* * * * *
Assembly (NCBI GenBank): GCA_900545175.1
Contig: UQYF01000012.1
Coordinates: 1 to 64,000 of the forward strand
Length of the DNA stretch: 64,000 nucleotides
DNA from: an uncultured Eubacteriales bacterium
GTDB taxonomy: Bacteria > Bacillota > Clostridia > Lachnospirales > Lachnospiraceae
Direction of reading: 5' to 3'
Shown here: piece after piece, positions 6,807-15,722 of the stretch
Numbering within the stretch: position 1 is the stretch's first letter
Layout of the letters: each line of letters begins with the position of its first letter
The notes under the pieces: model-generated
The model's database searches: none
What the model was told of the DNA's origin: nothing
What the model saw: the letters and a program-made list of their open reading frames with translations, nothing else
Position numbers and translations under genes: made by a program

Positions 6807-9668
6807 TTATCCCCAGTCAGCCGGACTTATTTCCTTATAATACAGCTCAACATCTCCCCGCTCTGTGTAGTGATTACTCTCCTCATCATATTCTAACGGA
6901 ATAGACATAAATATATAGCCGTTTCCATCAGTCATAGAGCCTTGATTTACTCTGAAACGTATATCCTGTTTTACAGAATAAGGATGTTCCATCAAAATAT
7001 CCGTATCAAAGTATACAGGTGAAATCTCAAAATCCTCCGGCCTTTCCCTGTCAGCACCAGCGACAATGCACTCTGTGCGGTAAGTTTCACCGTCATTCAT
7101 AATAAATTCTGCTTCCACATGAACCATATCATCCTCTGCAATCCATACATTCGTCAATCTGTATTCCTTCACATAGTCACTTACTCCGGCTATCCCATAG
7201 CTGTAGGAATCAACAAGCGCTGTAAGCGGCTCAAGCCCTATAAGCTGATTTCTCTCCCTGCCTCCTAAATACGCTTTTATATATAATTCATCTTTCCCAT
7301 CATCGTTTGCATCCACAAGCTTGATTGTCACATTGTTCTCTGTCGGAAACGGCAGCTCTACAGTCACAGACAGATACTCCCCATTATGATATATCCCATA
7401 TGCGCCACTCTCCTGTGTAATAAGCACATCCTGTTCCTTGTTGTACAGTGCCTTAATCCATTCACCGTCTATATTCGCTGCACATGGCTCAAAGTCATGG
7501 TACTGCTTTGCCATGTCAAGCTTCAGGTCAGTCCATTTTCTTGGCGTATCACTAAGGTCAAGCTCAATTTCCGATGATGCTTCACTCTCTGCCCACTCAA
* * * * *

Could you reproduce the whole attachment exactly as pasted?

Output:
Assembly (NCBI GenBank): GCA_900545175.1
Contig: UQYF01000012.1
Coordinates: 1 to 64,000 of the forward strand
Length of the DNA stretch: 64,000 nucleotides
DNA from: an uncultured Eubacteriales bacterium
GTDB taxonomy: Bacteria > Bacillota > Clostridia > Lachnospirales > Lachnospiraceae
Direction of reading: 5' to 3'
Shown here: piece after piece, positions 6,807-15,722 of the stretch
Numbering within the stretch: position 1 is the stretch's first letter
Layout of the letters: each line of letters begins with the position of its first letter
The notes under the pieces: model-generated
The model's database searches: none
What the model was told of the DNA's origin: nothing
What the model saw: the letters and a program-made list of their open reading frames with translations, nothing else
Position numbers and translations under genes: made by a program

Positions 6807-9668
6807 TTATCCCCAGTCAGCCGGACTTATTTCCTTATAATACAGCTCAACATCTCCCCGCTCTGTGTAGTGATTACTCTCCTCATCATATTCTAACGGA
6901 ATAGACATAAATATATAGCCGTTTCCATCAGTCATAGAGCCTTGATTTACTCTGAAACGTATATCCTGTTTTACAGAATAAGGATGTTCCATCAAAATAT
7001 CCGTATCAAAGTATACAGGTGAAATCTCAAAATCCTCCGGCCTTTCCCTGTCAGCACCAGCGACAATGCACTCTGTGCGGTAAGTTTCACCGTCATTCAT
7101 AATAAATTCTGCTTCCACATGAACCATATCATCCTCTGCAATCCATACATTCGTCAATCTGTATTCCTTCACATAGTCACTTACTCCGGCTATCCCATAG
7201 CTGTAGGAATCAACAAGCGCTGTAAGCGGCTCAAGCCCTATAAGCTGATTTCTCTCCCTGCCTCCTAAATACGCTTTTATATATAATTCATCTTTCCCAT
7301 CATCGTTTGCATCCACAAGCTTGATTGTCACATTGTTCTCTGTCGGAAACGGCAGCTCTACAGTCACAGACAGATACTCCCCATTATGATATATCCCATA
7401 TGCGCCACTCTCCTGTGTAATAAGCACATCCTGTTCCTTGTTGTACAGTGCCTTAATCCATTCACCGTCTATATTCGCTGCACATGGCTCAAAGTCATGG
7501 TACTGCTTTGCCATGTCAAGCTTCAGGTCAGTCCATTTTCTTGGCGTATCACTAAGGTCAAGCTCAATTTCCGATGATGCTTCACTCTCTGCCCACTCAA